Disability rights campaigner secures enough points for criminology

Joanne O’Riordan, who was born without limbs, on her way to UCC

Joanne O’Riordan photographed with President Michael D Higgins in April. Photograph: Eric Luke/The Irish Times

Joanne O’Riordan photographed with President Michael D Higgins in April. Photograph: Eric Luke/The Irish Times

 

A disability rights campaigning who was born without limbs earned enough points in the Leaving Certificate yesterday (WED) to secure a place studying criminology at UCC.

Joanne O’Riordan (17) from Millstreet, Co Cork is one of seven people in the world living with a physical disability known as Total Amelia. She also suffers from scoliosis.

She rose to national prominence in 2011 when she challenged Taoiseach Enda Kenny about cuts to disability benefit. Last year Joanne gave a keynote speech to the United Nations about how technology has helped her advance her life.

Joanne, who did her Leaving Certificate at Millstreet Community College, said she hopes to eventually branch out into broadcasting following completion of her criminology degree.

“First of all I am going to do criminology in UCC. I got that thanks to a scholarship. I had to get the results today to see if I got the scholarship. I got the results and got the scholarship so off I go. I got what I wanted anyway. I know I am not an eight A1s student.”

Joanne will receive a Quercus scholarship from UCC worth up to €10,000. She is among the first intake of students to qualify for UCC’s Quercus Talented Students’ Programme. The new scheme offers both prospective and current students the opportunity to apply for scholarships in a number of areas including academia, active citizenship, creative and performing arts, innovation/entrepreneurship and sport.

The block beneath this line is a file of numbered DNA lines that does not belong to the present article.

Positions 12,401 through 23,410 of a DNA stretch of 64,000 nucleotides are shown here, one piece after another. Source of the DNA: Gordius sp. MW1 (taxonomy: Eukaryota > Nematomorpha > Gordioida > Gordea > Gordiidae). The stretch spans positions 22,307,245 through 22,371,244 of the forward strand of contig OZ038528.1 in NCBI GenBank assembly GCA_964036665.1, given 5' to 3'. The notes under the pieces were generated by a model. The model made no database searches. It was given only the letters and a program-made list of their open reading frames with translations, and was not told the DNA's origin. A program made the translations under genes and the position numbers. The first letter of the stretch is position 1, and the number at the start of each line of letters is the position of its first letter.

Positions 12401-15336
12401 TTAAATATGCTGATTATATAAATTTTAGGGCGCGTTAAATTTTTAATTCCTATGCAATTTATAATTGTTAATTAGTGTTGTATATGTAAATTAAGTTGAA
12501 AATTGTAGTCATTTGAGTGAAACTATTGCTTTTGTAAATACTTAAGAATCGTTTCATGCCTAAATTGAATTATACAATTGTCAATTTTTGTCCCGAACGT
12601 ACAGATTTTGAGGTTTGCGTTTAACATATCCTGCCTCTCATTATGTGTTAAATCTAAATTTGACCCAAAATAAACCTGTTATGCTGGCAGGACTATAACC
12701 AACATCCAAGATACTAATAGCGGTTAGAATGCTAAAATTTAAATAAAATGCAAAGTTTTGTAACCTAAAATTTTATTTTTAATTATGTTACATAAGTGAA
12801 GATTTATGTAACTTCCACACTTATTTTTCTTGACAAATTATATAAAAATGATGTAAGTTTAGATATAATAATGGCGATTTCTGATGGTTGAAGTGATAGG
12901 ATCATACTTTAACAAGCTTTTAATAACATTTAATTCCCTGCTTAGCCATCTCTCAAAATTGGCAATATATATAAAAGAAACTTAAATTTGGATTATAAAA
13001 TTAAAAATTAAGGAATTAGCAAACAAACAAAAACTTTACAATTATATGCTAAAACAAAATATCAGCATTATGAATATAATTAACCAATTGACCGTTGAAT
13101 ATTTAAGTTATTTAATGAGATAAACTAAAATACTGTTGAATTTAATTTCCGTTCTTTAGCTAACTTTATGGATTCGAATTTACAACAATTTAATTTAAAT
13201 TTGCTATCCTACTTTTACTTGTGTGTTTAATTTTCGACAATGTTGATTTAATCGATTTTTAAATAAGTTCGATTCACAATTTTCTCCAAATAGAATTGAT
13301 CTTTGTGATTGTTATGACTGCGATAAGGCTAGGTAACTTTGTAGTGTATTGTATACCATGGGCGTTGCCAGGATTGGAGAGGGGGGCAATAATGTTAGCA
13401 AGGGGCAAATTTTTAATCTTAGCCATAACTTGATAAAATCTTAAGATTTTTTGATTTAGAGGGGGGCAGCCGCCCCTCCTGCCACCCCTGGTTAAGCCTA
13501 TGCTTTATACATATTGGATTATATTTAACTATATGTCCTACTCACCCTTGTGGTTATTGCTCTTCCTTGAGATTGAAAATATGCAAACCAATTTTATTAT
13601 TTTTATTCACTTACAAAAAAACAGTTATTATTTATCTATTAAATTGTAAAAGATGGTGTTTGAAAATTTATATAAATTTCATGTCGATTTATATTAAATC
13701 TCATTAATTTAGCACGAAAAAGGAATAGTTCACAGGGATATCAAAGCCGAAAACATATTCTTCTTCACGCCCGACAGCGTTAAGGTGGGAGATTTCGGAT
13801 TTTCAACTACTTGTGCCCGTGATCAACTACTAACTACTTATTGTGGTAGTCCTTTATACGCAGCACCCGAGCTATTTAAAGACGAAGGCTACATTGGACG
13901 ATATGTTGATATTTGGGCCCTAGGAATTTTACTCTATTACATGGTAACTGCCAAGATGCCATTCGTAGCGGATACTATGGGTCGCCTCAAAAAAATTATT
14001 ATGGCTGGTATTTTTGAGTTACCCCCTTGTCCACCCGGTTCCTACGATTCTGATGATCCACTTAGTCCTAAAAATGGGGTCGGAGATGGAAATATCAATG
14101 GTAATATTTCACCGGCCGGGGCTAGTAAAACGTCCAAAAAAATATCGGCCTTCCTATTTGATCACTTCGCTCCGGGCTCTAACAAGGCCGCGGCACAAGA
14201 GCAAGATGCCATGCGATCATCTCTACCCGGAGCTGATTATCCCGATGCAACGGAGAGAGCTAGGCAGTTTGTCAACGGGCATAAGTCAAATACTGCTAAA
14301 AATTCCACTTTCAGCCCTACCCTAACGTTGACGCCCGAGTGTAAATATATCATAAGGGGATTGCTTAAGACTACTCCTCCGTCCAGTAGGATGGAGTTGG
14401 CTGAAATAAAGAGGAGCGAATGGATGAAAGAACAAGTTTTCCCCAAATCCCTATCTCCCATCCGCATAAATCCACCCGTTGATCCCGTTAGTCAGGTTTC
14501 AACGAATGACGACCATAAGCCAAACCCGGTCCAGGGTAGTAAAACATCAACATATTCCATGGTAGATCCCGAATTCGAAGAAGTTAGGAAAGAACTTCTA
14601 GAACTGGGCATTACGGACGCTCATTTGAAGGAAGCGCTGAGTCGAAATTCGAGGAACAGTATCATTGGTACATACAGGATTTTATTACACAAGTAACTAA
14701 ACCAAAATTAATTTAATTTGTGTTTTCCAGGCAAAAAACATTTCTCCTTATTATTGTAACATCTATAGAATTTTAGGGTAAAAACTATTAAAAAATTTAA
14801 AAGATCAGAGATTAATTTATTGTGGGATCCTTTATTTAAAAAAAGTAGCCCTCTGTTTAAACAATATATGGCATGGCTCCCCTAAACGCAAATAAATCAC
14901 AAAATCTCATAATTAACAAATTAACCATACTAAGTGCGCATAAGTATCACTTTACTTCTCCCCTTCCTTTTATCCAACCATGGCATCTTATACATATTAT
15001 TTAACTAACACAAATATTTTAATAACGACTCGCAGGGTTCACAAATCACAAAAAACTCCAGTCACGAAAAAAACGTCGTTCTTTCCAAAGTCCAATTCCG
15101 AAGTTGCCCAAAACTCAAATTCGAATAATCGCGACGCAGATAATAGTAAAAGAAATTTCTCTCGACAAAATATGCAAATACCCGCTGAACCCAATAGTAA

Joanne says she has always been interested in crime and how a criminal behaves. “I like the idea of trying to get into a criminal’s mind and hopefully try to understand them and why they commit the crimes they commit.”

Her father Joe said when his daughter sets her mind to doing something she does it. “As a father I’m so proud of her simply because the start she had in life was difficult but we have jumped those hurdles and this is what has happened.”

Joanne says UCC have transformed the complex in which she will live for the next three years. “They have gone the extra mile in adapting the house I will live in. They are making the environment in which I will study more accessible. I hope that these changes will not only help me but others like me.”

Meanwhile, amongst the best performing pupils in Munster was Brian Creagh of Douglas Community School in Cork city who scored Six A1s, a B2 and a B3.

Brian let out a series of disbelieving roars as he opened his results surrounded by his classmates. He hoped to achieve results in the late 500s but secured 625 points in what he admitted was an “If Carlsberg did Leaving Cert results” moment.

“I haven’t even told my parents yet. I think they are in the car picking up my brother. I can’t believe it. I was expecting to do well but this is something else. I had no idea. I want to do Business Information Systems in UCC. I was confident I would get my course but in the last few minutes I got really nervous. Things like maths I am naturally good at that so I did not put in as much effort. Things like accounting and physics and stuff I would have put in a lot of work. I did about three hours study a day on a school day. Applied Maths I didn’t think I did that well and got an A. English and Irish as well I thought I would get C’s not two B’s.”

Also among the celebrating students at the school was Paul O’Sullivan who said he was thrilled with his results.

“I was a bit nervous but I am happy. Hopefully I will get my course in chemical and bio pharmaceutical engineering at CIT. I am relieved. The nerves hit me this morning when I got up. “

The results were also very strong at Christian Brothers College in Cork where two students secured eight A1s .

Jack Cuthbert from Montenotte and Tim Fannon from Cobh were among 13 students across the country to score eight A1s.

Seven students at the school secured 625 points — 6 A1s in honours subjects, plus an additional twenty five points for earning top marks in honours maths.

Also in Cork, Kevin Ryan secured 8 A1s having completed the Leaving Certificate at Colaiste Chroí Naofa In Carraig na Bhfear.